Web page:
# Algorithm for generating sorting instructions

Let's say I am to sort a bookcase given a certain sorting condition, for instance alphabetically. I am looking for a way to generate a step-by-step guide on how to do this sorting based on the original order, as well as the final order.

Original order:

B C A D


Final order:

A B C D


Generated step by step instructions (by index):

0 -> 2
0 -> 2


The problem is, of course, each step will alter the sorting order, requiring the algorithm to take into account the new state of each order.

Is there such an algorithm readily available?

• You are supposed to look up the web or your books, before asking here. There is plenty of information on sorting and sorting algorithms. How much did you see or read. Another point is that you should explain your notation: what does 0 -> 2 mean. – babou Jan 2 '15 at 0:25
• @babou I have googled, and this isn't simply a sorting algorithm I'm asking for, but as mentioned a sorting instruction generator. I also wrote that 0 -> 2 is a step in the sorting based on index, that is move the book from index 0 to index 2. If you didn't find this clear enough I would be happy to elaborate further. – Jimmy C Jan 2 '15 at 0:56
• Hi Jimmy, it appears that you are looking for some kind of iterative/dynamic instructional system. Are instructions meant for a human as a tutorial, or as a source-to-source compiler? – Edmon Jan 2 '15 at 4:42
• @Edmon The instructions are actually meant for manually sorting a large number of books! This question is mainly meant for simplifying the process, as well as a fun thought experiment. – Jimmy C Jan 2 '15 at 5:06

Generally speaking, you sorting algorithm should involve the following two steps:

1. Sort the books and assign them a numerical order.
2. Generate optimal sorting instructions given the permutation.

In your example, you start with a list of four books. Sorting them, you assign them a numerical order, B C A D (the numbers here are A,B,C,D). Then you figure out instructions for sorting the permutation B C A D. One approach that will always work is to move A to 0, B to 1, C to 2, and so on. However, this is not optimal. Figuring out the optimal sequence of moves seems like the difficult part of your question.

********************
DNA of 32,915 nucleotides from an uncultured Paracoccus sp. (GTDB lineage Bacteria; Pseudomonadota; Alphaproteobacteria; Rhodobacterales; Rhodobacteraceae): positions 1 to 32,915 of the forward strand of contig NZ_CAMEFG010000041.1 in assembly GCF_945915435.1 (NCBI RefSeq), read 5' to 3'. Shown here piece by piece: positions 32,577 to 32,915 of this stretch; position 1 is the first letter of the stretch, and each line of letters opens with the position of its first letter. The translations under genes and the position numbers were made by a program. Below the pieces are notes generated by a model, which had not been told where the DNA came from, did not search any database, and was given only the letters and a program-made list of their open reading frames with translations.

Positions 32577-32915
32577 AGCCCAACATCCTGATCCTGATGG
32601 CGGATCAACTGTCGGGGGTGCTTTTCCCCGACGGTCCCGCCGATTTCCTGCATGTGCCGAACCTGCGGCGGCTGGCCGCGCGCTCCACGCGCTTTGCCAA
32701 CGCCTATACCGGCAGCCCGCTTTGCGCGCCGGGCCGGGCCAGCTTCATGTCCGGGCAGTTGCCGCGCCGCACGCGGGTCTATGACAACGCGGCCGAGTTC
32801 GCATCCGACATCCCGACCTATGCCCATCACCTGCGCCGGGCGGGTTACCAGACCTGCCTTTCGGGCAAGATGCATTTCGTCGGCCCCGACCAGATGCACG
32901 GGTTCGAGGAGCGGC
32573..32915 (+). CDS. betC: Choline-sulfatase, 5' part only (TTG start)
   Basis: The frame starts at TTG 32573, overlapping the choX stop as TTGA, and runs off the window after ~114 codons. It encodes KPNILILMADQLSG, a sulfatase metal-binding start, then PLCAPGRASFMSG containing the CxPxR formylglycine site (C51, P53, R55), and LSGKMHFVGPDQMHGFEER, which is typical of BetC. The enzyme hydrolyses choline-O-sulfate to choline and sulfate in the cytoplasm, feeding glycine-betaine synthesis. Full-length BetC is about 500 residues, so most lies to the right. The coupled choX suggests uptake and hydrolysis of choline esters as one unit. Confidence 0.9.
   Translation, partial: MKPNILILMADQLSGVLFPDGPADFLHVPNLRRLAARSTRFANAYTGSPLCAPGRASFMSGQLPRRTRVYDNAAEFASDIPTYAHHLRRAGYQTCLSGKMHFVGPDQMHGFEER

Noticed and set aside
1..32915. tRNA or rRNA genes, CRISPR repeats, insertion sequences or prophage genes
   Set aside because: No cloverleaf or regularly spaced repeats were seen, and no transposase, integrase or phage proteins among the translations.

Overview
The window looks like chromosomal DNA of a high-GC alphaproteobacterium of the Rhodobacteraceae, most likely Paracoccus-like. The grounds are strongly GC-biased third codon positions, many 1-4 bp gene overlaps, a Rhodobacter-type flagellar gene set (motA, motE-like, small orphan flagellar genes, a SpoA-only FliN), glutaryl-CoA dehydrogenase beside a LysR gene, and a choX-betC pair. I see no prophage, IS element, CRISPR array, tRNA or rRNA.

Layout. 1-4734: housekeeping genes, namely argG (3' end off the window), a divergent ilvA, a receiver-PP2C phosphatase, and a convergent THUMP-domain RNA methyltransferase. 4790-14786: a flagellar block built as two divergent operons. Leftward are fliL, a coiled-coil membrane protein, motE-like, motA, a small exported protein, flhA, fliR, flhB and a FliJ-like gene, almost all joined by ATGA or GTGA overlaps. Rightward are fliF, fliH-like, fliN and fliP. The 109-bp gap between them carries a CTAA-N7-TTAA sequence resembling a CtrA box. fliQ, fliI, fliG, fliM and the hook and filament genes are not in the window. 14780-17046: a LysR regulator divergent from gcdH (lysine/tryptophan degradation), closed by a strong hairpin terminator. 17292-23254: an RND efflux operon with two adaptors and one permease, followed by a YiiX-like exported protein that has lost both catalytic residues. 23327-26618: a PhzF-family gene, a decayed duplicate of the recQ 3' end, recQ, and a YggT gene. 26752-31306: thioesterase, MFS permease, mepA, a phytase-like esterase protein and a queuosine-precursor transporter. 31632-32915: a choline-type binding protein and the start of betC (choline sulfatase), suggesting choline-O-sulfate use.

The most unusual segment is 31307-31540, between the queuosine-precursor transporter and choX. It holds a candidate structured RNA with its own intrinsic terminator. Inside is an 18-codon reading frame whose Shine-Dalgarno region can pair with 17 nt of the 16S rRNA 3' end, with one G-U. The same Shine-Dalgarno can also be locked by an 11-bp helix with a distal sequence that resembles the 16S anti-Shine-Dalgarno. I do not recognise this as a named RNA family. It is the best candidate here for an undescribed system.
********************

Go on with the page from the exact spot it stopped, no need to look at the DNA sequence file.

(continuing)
You seem to think that you problem is well stated, but I have some doubts.

Nothing is obvious, unless properly defined. When you move 0 -> 2, what happens to book 2, is it out, or does it stay next to book formerly 0, probably behind it, in position behind the book formerly 0 you just moved (which happens to still be 2 in this case). It is for you to specify that precisely. I am here assuming that book 0 is placed before book 2, thus becoming book 1, since book 1 becomes book 0.

Then you could use other elementary steps, such as swapping two adjacent books, or more likely transposing two distant books, which is often easier than moving a single one, which may have to go on a shelf that is already full. That may however depend on whether books have the same thickness. Even if the shelf is not full, it is more costly to insert a book at the beginning than at the end of the shelf, since you have to move part of the row to make place for the inserted book. There are probably other considerations of the same kind, so that your one step instruction is by no means a constant cost operation in the real world, as it may seem on the computer. Now, it may be possible to consider an average cost (that depends on shelves fullness and possibly on the size of the collection), but that requires careful analysis.

Another problen is that identifying the book with index $i$ is by no means a simple operation in the real world, since your indexes keep changing. So the books cannot carry the index, and you have to count. Now, it is possible to force counting only on one shelf, if you keep track of shelves content in your algorithm. But that may require that the program knows about book thickness, and also instructs you regarding moving the end of a shelf to another shelf. Indexing is a unit operation on the RAM computer, but may not be in the real world. Actually, your shelves are more like a Turing machine tape.

Then, as already answered by Yuval Filmus, the actual sorting algorithm does not matter, since the cost of computing the final order of books on a computer is irrelevant. You are not concerned at all with testing relative order of books, but only in producing a minimal sequence of moves to get from one permutation (the initial order on the shelves) to another permutation (the sorted order that you have computed).